Goats Galore


Carol TornettaFrancis

On Valentine’s Day, some couples dress up and go out to a fancy dinner. Some couples exchange candy and flowers and cards and other gifts. Still others go away for a romantic weekend. This year, we went to a livestock seminar at our local feed store.

As the presenter from the county extension office discussed the general benefits and shortcomings of raising one’s own sheep, pigs, and goats, we were watching a baby goat jumping on and off a somewhat disinterested pig. It was a fascinating visual aid. It was difficult to focus on the presenter’s message with so much cuteness and plain joy in that pen, but Mark and I both heard him say “sheep will cut your lawn, but goats will eat all your weeds.” Our heads snapped toward each other simultaneously as we chirped to one another “we need a goat.”

We had struggled mightily the first year on the farm keeping weeds under control, with a resulting infestation of burdocks that damaged some of our alpacas’ fleece. We wanted to decrease the likelihood that this would happen again, but without the application of gallons of chemical with dubious safety effects. So we began the obligatory Google surfing for “goats for sale near me.” As luck would have it, our friends at Blue Mountain Farm and Fiber Mill had an angora buckling available. It seemed both providential, and also too easy.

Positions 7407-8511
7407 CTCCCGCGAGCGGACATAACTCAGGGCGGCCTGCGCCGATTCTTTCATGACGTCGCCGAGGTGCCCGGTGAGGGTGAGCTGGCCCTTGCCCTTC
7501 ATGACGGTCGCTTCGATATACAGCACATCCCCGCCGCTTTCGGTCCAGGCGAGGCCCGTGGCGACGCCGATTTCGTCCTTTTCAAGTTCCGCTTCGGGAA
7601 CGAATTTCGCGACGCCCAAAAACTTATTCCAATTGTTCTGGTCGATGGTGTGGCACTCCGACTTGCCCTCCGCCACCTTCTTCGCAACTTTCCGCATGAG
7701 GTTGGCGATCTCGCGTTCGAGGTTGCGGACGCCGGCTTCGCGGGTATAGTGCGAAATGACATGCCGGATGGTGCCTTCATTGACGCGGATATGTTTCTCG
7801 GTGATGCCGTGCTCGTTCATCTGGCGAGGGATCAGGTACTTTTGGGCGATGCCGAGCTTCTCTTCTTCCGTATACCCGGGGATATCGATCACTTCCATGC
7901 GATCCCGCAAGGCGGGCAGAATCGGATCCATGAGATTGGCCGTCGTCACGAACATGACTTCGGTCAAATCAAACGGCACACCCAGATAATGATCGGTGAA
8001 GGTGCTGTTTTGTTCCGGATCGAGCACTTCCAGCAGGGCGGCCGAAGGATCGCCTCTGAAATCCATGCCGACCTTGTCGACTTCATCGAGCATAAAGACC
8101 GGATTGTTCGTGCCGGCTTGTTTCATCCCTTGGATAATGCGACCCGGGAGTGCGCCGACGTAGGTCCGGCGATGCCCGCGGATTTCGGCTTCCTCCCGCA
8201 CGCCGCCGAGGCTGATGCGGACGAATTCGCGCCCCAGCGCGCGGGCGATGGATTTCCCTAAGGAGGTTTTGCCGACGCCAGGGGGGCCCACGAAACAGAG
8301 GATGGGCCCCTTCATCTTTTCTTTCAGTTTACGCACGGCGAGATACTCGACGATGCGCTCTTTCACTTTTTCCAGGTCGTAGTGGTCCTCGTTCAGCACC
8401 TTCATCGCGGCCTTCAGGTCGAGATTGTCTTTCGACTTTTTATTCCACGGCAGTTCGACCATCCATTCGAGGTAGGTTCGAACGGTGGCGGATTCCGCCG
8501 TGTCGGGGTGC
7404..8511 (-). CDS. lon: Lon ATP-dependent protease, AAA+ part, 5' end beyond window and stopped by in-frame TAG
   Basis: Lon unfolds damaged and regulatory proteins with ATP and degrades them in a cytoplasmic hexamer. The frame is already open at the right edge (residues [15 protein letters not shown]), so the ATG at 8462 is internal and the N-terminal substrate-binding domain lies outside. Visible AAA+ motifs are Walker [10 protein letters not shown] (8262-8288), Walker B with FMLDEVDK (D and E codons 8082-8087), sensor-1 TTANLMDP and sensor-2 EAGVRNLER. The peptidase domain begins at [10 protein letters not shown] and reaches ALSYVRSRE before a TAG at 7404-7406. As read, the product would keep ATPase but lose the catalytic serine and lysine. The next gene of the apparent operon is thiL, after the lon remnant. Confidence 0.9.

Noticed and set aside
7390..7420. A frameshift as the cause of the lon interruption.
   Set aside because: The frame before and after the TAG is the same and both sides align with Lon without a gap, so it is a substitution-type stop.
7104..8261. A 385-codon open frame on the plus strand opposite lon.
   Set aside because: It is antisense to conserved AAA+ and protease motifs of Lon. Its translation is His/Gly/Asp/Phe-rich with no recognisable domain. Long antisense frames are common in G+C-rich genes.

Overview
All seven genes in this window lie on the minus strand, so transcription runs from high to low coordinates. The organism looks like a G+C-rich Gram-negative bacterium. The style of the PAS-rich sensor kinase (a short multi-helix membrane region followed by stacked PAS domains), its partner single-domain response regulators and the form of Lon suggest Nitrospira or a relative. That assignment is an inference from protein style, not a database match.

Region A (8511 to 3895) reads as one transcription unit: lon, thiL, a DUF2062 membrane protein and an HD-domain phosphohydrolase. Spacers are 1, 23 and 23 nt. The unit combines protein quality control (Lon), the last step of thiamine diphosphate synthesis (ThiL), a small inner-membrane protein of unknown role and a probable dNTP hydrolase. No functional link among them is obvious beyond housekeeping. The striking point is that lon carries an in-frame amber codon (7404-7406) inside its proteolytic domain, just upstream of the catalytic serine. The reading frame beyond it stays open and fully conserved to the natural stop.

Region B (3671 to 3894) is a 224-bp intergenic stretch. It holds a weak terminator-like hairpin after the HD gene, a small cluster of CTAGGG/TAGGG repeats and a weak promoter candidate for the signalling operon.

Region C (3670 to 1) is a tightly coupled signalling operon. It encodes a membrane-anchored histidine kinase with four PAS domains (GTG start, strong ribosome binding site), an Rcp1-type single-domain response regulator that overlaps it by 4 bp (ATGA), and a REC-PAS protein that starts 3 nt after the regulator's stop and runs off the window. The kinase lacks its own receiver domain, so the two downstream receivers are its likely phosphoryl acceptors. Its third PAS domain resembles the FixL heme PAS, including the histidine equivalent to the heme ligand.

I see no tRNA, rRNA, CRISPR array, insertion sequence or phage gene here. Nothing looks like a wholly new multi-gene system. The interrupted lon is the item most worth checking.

We set out to find a place on the property to house the goat, and quickly realized that a good goat home could be established in what we called the “run in,” a large, three sided building that, at some time in the past, had housed dairy cows. In our eighteen months on Hard Hill, it had served as an auxiliary, free choice shelter for the alpacas and hens. Its location uphill from the barnyard and house offered more direct sunlight and breezes; the herd often slept there on spring nights while in full fleece, presumably to escape the warmth of the barn.

Colin carries materials

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